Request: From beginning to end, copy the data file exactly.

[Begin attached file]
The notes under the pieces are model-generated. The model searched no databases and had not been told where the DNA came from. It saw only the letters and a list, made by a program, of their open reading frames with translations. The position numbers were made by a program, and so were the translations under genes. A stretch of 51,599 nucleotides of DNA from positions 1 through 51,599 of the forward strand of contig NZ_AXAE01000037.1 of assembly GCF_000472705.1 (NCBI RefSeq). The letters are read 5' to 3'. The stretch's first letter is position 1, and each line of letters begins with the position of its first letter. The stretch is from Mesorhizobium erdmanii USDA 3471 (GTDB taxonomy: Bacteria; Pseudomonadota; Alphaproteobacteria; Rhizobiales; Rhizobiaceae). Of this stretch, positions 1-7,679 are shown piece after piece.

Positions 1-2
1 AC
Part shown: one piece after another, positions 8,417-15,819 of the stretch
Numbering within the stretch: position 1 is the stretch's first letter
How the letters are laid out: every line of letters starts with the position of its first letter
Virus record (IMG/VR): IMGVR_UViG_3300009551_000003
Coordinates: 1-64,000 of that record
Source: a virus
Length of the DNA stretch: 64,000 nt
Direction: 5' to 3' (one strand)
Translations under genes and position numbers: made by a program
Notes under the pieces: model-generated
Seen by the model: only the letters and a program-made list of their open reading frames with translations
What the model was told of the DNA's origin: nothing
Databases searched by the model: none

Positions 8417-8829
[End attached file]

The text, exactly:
The notes under the pieces are model-generated. The model searched no databases and had not been told where the DNA came from. It saw only the letters and a list, made by a program, of their open reading frames with translations. The position numbers were made by a program, and so were the translations under genes. A stretch of 51,599 nucleotides of DNA from positions 1 through 51,599 of the forward strand of contig NZ_AXAE01000037.1 of assembly GCF_000472705.1 (NCBI RefSeq). The letters are read 5' to 3'. The stretch's first letter is position 1, and each line of letters begins with the position of its first letter. The stretch is from Mesorhizobium erdmanii USDA 3471 (GTDB taxonomy: Bacteria; Pseudomonadota; Alphaproteobacteria; Rhizobiales; Rhizobiaceae). Of this stretch, positions 1-7,679 are shown piece after piece.

Positions 1-2
1 AC
Part shown: one piece after another, positions 8,417-15,819 of the stretch
Numbering within the stretch: position 1 is the stretch's first letter
How the letters are laid out: every line of letters starts with the position of its first letter
Virus record (IMG/VR): IMGVR_UViG_3300009551_000003
Coordinates: 1-64,000 of that record
Source: a virus
Length of the DNA stretch: 64,000 nt
Direction: 5' to 3' (one strand)
Translations under genes and position numbers: made by a program
Notes under the pieces: model-generated
Seen by the model: only the letters and a program-made list of their open reading frames with translations
What the model was told of the DNA's origin: nothing
Databases searched by the model: none

Positions 8417-8829